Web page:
Mega vote begins in India
NEW DELHI, India -- India's marathon general election is under way, with as many as 650 million people set to cast their votes over the next three weeks.
Tens of thousands of election officials backed by police and soldiers opened polling stations across India on Tuesday for the first phase of the elections in the world's biggest democracy.
Voting is staggered over three weeks to allow people to cast their votes for a new government and prime minister. More than 170 million Indians are expected to vote during the first phase of voting.
Opinion polls indicate Prime Minister Atal Behari Vajpayee's ruling Hindu nationalist-led coalition is expected to easily win a new five-year term.
But the main opposition Congress party, led by Italian-born Sonia Gandhi, has closed the gap in recent weeks.
Vajpayee's Bharatiya Janata Party has dropped its hardline Hindu stance for this election and is instead campaigning on a platform of strong economic growth.
The 79-year-old Vajpayee is seeking a fourth term as prime minister and argues he has earned another five years in office because, he says, he has turned the economy around.
"There is regard for India in the world today. There is food in our warehouses. There is such an image of India today that we can look to the world with confidence," Vajpayee said at a weekend rally.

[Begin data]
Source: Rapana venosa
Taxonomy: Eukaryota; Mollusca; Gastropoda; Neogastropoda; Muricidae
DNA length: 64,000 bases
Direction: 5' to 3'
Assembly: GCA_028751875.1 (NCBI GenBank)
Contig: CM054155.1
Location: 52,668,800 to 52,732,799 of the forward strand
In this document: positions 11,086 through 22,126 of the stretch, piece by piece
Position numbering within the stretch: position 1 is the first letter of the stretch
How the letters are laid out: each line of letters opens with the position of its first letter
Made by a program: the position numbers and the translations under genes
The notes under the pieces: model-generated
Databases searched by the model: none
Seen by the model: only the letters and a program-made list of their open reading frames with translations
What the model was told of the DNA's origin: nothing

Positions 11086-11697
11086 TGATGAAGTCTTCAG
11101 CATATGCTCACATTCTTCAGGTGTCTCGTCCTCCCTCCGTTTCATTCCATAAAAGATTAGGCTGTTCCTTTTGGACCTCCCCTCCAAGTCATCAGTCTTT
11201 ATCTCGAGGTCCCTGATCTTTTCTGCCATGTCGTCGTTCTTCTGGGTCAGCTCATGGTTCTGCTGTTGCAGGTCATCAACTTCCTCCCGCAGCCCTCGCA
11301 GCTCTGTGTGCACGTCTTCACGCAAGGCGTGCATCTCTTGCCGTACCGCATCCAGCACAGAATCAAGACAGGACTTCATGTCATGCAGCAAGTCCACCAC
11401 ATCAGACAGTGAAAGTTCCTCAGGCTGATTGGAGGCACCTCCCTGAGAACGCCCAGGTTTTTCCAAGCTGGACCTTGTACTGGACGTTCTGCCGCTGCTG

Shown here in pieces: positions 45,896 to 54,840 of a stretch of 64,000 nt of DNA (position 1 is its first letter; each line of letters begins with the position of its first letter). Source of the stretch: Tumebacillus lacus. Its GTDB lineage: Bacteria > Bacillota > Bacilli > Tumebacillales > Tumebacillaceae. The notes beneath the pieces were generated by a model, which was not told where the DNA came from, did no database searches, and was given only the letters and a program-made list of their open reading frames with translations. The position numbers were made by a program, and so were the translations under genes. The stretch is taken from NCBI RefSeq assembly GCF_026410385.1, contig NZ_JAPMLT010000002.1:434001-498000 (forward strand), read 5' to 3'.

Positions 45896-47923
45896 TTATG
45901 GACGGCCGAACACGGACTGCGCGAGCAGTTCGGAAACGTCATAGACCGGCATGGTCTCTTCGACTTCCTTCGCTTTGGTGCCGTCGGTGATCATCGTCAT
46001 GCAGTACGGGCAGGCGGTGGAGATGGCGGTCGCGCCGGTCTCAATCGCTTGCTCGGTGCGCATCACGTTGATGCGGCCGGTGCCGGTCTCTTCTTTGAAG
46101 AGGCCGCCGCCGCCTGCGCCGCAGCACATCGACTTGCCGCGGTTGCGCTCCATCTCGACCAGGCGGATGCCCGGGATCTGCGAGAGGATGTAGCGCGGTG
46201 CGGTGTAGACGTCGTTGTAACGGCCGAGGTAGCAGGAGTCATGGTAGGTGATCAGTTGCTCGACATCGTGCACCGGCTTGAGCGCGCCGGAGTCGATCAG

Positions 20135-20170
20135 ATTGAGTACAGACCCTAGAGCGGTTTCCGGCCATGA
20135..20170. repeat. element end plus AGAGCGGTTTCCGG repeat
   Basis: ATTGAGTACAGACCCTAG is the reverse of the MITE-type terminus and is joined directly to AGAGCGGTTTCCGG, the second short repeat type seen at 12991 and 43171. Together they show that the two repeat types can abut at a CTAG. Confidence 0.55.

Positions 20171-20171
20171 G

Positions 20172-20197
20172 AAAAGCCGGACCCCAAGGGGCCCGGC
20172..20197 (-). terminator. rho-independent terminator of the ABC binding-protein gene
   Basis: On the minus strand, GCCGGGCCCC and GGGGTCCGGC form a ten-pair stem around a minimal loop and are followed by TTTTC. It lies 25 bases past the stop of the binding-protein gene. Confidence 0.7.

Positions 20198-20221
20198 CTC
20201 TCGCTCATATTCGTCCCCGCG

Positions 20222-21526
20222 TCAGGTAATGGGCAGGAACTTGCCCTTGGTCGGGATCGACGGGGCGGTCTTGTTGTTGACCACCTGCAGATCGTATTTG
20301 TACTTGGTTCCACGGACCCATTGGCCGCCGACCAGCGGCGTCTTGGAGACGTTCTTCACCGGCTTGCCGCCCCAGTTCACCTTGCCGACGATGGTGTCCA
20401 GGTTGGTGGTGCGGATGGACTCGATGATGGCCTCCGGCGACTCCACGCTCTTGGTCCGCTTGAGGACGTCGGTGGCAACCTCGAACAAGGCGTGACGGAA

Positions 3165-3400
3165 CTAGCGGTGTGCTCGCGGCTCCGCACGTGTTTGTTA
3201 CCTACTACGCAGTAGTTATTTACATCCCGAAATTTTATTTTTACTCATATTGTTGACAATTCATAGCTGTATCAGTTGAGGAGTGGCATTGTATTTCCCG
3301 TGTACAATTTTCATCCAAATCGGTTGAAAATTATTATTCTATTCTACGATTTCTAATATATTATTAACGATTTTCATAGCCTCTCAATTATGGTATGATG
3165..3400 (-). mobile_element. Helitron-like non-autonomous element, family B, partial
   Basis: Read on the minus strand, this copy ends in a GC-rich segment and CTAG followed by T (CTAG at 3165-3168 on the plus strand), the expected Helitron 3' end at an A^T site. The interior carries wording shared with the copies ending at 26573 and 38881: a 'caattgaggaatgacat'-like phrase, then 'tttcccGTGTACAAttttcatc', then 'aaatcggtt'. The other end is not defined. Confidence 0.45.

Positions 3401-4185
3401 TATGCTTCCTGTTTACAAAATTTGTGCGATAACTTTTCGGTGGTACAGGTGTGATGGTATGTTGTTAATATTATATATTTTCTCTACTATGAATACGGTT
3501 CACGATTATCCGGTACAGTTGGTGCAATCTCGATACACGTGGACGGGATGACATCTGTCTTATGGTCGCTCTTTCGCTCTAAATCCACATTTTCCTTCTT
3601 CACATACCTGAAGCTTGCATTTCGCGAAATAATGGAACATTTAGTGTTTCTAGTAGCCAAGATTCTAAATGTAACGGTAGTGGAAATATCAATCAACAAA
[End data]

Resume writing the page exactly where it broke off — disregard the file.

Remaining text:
Indeed, India's financial markets have soared in the past 12 months. The rupee is on a four-year high and analysts say the market is keen to see the BJP returned to power to push through with more aggressive reforms.
But the Congress says Vajpayee's economic changes have benefited only a small minority and more needs to be done.
The Congress has also long accused the BJP of bias against the nation's 120 million Muslims and will be hoping the coalition will fail to win a majority.
Vajpayee (top image) is seeking a fourth term as leader.
Even so, polls show the coalition is likely to be the largest group in parliament and as such would be able to attract smaller parties in order to gain a majority.
Past elections in India have been violent with clashes between rival political groups and insurgent attacks.
Security has been stepped up with thousands of soldiers and paramilitary forces to guard polling stations and ballot boxes.
In Kashmir alone, 7,000 security personnel were added to the 65,000 normally deployed in the region. More than 400,000 security force have been deployed throughout the country.
But the high security failed to prevent violence on Monday, when a grenade attack by suspected militants in the disputed region of Kashmir wounded three people, CNN's Satinder Bindra reported.
On Sunday night, two top politicians from the ruling coalition survived apparent attempts on their lives in Andhra Pradesh and Bihar states.
Meanwhile, Muslim militants in Kashmir and leftist guerrillas in the impoverished eastern and southern parts of the country have urged people to stay away from the election, saying it was not a solution to their grievances.
But Bindra reported that despite these calls, early turnout at a polling station in Kashmir was ahead of provincial elections about two years ago.
He said the mood is more relaxed in Kashmir, at least partly due to improved relations between Indian and Pakistan, which both lay claim to the region.
The final day of polling ends May 10 with counting and election results set for May 13.
-- CNN New Delhi Bureau Chief Satinder Bindra contributed to this report.